DENVER (CBS4) – Some Colorado lawmakers want to change how some states’ electoral votes would count in future presidential elections. It would move the country toward a system where whomever wins the most votes nationwide wins the presidency.

The lawmaker carrying the bill says people demanded it after this year’s election in which Hillary Clinton won the popular vote but Donald Trump won the election.

The Constitution gives states discretion in how they dole out their electoral votes. Right now, the winner of a state’s popular vote wins all of the state’s electoral votes. But, what if states doled out their electoral votes based on who won the national popular vote?

Under the bill before state lawmakers, Colorado would join the national popular vote interstate compact — an agreement among states to award all of their respective electoral votes to the winner of the national popular vote.

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It wouldn’t kick in until there are enough states that — together — they account for the majority of electoral votes. A total of 270 are needed to win the presidency.

The compact currently includes 10 states and the District of Columbia, for a combined 165 electoral votes.

Sen. Andy Kerr (credit: CBS)

Sen. Andy Kerr (credit: CBS)

“This is about one person, one vote. Everyone’s vote being equal, whether you live on the coast, whether you live in the interior everyone’s vote is equal,” said Sen. Andy Kerr, a Democrat who represents Lakewood. “It’s the one race that everyone in the country can vote for and it’s the one race that has this very convoluted system that nobody quite understands a lot of the time. But this simplifies it and says whoever wins the most votes wins the election.”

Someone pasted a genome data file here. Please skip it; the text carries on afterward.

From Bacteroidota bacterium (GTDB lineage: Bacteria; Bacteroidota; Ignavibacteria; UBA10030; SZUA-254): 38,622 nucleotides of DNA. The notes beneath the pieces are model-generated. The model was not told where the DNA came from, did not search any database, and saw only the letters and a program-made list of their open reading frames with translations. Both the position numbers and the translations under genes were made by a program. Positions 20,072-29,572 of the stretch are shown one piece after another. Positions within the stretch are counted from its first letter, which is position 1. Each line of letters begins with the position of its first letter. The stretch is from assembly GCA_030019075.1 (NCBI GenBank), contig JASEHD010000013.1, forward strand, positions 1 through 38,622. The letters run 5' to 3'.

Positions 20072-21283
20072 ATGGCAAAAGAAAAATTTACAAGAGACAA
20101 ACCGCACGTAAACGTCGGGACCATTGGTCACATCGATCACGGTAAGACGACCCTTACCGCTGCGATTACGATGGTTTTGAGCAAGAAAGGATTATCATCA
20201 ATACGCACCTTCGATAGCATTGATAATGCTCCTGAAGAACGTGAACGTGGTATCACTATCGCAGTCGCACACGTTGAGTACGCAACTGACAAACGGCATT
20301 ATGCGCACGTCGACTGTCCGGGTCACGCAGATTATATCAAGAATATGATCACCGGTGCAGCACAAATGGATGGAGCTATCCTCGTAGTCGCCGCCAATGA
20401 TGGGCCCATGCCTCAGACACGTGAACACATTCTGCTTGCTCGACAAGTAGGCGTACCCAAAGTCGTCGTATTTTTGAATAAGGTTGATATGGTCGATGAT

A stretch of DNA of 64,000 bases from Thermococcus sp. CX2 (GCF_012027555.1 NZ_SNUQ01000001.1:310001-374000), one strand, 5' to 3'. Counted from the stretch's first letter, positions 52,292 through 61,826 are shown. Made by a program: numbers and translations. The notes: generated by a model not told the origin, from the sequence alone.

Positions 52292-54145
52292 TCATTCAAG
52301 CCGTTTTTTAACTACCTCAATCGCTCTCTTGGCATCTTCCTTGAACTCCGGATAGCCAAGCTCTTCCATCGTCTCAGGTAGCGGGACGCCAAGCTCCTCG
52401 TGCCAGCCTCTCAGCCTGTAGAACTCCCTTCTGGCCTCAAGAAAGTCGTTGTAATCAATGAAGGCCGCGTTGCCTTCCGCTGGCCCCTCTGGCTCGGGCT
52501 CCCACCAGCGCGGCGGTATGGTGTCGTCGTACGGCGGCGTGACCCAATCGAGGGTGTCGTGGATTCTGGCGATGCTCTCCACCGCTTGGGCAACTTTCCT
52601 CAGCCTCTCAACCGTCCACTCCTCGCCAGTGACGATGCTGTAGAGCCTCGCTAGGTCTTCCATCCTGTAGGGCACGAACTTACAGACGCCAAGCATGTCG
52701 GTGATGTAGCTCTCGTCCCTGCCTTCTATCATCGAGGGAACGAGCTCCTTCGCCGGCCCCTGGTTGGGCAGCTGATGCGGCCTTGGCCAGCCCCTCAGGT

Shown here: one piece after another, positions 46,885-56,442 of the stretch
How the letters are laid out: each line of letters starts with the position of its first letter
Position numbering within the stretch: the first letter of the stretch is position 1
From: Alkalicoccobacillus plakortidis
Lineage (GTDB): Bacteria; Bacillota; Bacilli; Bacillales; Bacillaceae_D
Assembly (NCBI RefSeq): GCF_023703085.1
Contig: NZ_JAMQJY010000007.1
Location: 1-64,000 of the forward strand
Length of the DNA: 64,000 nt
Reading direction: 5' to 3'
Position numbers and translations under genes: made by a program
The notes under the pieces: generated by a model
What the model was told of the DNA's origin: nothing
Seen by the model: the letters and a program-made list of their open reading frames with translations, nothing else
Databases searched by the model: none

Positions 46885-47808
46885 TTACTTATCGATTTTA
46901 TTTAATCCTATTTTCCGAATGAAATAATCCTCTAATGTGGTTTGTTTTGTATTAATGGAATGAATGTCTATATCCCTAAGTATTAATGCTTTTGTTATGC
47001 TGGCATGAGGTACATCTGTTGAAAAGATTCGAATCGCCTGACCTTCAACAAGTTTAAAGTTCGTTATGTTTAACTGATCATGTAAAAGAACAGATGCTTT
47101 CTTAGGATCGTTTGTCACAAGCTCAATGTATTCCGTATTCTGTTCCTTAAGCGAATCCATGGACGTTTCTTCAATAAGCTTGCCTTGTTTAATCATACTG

The bill has its first committee hearing on Wednesday.

Sen. Jerry Sonnenberg (credit: CBS)

Sen. Jerry Sonnenberg (credit: CBS)

“Our forefathers were brilliant in designing a system which gave smaller states the ability to have their say in a presidential election. This gives states like Colorado a stronger voice. And quite frankly, whatever party they decide to vote for, it gives them a stronger voice. And presidential candidates will now come here to have that discussion,” said Sen. Jerry Sonnenberg, a Republican who represents Sterling and areas around it. “If we go to a popular vote, Colorado’s out of the mix. They’ll go to New York, they go to Florida, they go to Texas, they go to California. And quite honestly, the elections may be over before Colorado polls close, because you know how the popular vote will go.

So far only Democrats have signed on to the plan, which doesn’t bode well in Colorado’s currently split legislature.